Some of these tweaks are echoes of actual changes to late night’s stale, tradition-dictated norms. Fallon’s YouTube-friendly style is explicitly cited as an inspiration for Katherine’s revamp. In a recent interview with The New York Times, Colbert discussed how he and his writers rethought their show’s opening segment: “We never do setup, punch, setup, punch. Instead, it’s always, I’m going to tell back to you what happened today.” Meyers left his own mark by merely sitting down, an almost parodically minor gesture he nonetheless told The Ringer “became this sort of catalyst for what our show was. It was this very simple move, but as the world gets crazier, I do feel like the show became a little bit more grounded.”

Unlike these evolutions, however, Katherine’s isn’t catalyzed by the introduction of a new face—in front of the camera, at least. The prospect of Katherine’s replacement is instead framed, conveniently and not entirely plausibly, as a step backward. Her network’s preferred candidate is Daniel Tennant (Ike Barinholtz), a chauvinist stand-up whose humor appeals to the lowest common denominator. Tennant reads like a throwback to an early-aughts strain of puerile prankster that’s since drifted out of the zeitgeist. Presumably, his show would be a more mainstream version of Tosh.0 or The Man Show, a tragic artifact even cocreator Jimmy Kimmel seems happy to leave in his past. But the culture has already moved beyond both the days when Dane Cook was America’s most successful working comic and the generation of dignitaries Katherine represents. The truth is that the quickest route to Katherine’s fresher, nimbler show would likely be without Katherine.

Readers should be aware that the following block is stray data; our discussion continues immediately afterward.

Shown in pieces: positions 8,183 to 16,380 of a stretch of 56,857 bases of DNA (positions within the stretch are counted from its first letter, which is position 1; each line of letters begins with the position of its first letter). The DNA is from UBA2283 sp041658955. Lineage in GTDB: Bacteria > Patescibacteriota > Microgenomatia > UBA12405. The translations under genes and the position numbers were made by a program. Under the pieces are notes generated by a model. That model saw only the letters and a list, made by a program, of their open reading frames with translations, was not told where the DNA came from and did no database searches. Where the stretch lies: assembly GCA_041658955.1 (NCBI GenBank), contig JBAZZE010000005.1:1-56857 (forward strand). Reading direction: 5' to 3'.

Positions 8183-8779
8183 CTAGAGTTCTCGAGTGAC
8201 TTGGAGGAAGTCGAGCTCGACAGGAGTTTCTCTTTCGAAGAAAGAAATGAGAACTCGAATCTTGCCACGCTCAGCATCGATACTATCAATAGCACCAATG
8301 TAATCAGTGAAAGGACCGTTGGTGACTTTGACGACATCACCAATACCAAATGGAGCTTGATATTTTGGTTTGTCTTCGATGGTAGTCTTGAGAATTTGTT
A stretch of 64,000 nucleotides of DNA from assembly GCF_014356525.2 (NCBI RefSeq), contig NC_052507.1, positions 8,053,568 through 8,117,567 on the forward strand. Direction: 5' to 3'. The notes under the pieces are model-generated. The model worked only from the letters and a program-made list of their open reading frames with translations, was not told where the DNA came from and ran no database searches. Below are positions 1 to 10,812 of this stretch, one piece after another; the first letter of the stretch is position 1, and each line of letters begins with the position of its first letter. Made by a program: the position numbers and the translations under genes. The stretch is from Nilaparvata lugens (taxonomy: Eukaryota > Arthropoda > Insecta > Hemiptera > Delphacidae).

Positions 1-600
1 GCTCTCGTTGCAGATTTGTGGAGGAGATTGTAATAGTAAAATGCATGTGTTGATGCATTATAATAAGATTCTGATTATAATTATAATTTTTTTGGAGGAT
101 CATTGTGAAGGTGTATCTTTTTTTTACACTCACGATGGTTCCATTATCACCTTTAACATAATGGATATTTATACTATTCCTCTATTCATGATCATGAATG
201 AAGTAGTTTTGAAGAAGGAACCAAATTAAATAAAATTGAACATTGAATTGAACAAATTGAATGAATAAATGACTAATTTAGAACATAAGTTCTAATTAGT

Late Night’s treatment of the host herself is considerably less tidy, and the movie is all the stronger for it. Thompson and Kaling are under no illusions that Katherine’s gender would make her any gentler, kinder, or more empathetic, including and maybe even especially to other women. On the contrary, it makes her more protective of what she’s attained, and more disdainful of those who haven’t, i.e. everyone else. (She’s basically Selina Meyer plus competence.) The script doesn’t shy away from showing this, either: Katherine is demonstrated to be a terrible boss, an inattentive partner, and even an objective loser in a battle of wits—the only contest Katherine purports to care about—with a teenage YouTube star, who rightly calls out the MC’s condescension on national television. The character feels true to the defense mechanisms acquired by older, successful women, and the subsequent generation gap with younger ones.

The version of an outspoken, unapologetic host presented in Late Night can’t help but feel a little anodyne compared to the ones we already have. For escapism and relevance’s sake, Katherine’s adversaries end up being nameless Republican senators, a strike that doesn’t land as hard in a world where Wolf has already smeared Sarah Huckabee Sanders to her face. Sometimes, Late Night feels like it’s making a case for a standard that’s already been set: that of entertainers freely sharing their views and the histories that inform them, uniform as those histories might be. Wealthy and lily-white as she is, Katherine represents only the slightest expansion of that template. But rom-coms—and Late Night is, in many ways, a professional rom-com, between mentor and mentee—are more in the business of expressing the status quo than challenging it. Besides, in an ascendant comic like Molly, Late Night has traces of a pipe dream even more audacious than a Katherine type reviving her career by centering her identity: a world where such a distinction is harder to achieve, because a female late-night personality is no longer, by definition, the only one in the room.